April 1, 2021
Scripture Passage: Romans 1:1
There has been no book that has ever influenced or impacted the world like the book of Romans. Some of the fathers of our faith and greatest minds have called it the Constitution of Christianity. Before we dive into the text itself, we should familiarize ourselves with the basics of the book that changed the world.
In sixteen chapters, we learn about the problem of sin and the answer of salvation. The book also explains the process of sanctification, God’s sovereignty, and our service to one another.
Paul, formerly known as Saul, was a Jewish man, a Roman citizen, a scholar, a Pharisee. When he changed his name to Paul (which means “little one”), he changed his identity. When this arrogant, bold man met Jesus and was saved, he discovered that he was small.
Adrian Rogers says, “One of the first things that true salvation does; it humbles us. You will never be too small for God to use you, but you may be too big.”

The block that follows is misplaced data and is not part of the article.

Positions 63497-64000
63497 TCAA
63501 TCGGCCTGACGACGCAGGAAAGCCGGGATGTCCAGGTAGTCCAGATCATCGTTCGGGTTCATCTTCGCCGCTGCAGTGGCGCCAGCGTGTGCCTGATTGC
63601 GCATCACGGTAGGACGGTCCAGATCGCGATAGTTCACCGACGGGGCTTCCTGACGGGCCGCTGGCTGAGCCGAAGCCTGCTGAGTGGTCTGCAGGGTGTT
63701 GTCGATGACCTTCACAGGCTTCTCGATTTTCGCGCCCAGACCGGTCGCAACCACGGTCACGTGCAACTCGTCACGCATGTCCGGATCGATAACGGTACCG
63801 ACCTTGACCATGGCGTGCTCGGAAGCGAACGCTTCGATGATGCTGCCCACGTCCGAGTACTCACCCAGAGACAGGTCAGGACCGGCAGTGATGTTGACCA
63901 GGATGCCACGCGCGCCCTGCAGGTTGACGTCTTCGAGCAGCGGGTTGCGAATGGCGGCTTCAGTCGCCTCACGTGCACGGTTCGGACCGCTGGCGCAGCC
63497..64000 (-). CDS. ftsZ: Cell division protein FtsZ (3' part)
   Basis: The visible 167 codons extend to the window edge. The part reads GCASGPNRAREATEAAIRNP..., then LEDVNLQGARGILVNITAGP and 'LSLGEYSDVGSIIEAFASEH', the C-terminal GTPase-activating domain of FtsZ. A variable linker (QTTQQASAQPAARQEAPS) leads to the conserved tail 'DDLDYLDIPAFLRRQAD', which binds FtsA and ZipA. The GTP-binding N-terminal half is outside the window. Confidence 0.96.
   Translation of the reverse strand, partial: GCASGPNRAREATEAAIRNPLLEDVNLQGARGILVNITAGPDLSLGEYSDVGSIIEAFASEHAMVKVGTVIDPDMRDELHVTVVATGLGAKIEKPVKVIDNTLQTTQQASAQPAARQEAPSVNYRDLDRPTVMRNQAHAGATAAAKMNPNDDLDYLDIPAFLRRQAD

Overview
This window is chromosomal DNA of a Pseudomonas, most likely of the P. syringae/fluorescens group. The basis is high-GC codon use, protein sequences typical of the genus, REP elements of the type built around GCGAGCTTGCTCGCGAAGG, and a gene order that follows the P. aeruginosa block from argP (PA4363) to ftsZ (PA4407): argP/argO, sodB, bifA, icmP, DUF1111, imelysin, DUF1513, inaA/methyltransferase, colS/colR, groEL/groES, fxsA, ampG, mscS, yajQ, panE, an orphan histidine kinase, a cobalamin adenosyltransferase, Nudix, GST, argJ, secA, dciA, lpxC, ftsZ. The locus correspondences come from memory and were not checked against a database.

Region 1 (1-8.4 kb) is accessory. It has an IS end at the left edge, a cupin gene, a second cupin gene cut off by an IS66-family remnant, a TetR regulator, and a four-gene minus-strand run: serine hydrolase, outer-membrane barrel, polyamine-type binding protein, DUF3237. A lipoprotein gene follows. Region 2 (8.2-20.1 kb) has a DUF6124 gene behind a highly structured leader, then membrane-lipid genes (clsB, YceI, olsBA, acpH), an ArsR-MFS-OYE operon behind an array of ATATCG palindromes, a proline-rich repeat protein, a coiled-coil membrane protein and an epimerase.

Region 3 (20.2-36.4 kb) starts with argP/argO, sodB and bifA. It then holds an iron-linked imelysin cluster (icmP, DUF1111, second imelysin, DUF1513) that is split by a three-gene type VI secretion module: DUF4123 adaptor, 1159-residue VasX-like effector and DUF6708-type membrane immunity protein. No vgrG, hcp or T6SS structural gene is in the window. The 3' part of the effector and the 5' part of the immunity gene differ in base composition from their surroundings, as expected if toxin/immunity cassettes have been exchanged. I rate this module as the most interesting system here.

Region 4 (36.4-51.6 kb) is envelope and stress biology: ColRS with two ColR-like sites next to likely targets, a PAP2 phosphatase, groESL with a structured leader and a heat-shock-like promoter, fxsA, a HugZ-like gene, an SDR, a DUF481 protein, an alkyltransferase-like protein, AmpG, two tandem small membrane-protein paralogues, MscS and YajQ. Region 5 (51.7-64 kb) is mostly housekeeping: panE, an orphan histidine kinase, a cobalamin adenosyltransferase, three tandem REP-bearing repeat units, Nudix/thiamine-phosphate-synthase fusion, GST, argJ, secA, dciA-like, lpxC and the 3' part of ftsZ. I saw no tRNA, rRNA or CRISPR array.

Romans 1:1 reveals that Paul was a surrendered and sent man: “a bondservant, called to be an apostle, separated to the gospel of God.” He stood out among the crowd; likewise, we are called to be different. It is not what we do or don’t do that truly separates us, only the Gospel makes us like Jesus, and therefore, different from others.
Jesus is the promised one as Romans 1:2 says, “which He promised before through His prophets in the Holy Scriptures…”
Jesus is also the provided descendant of David, the rightful heir to Israel’s throne. (See Romans 1:3.) He is “declared to be the Son of God with power according to the Spirit of holiness, by the resurrection from the dead” (Romans 1:4). Our hero is pure in His humanity, as well as in His deity—completely sinless.
Finally, the subject of the Book of Romans is the Gospel, sourced and supplied by Jesus Christ, Himself. This is the Good News: poor, lost, ruined sinners such as we are saved, only through His grace.
As we begin to study the Book of Romans, do you have a relationship with Jesus Christ, the source of the Gospel, the supplier of grace?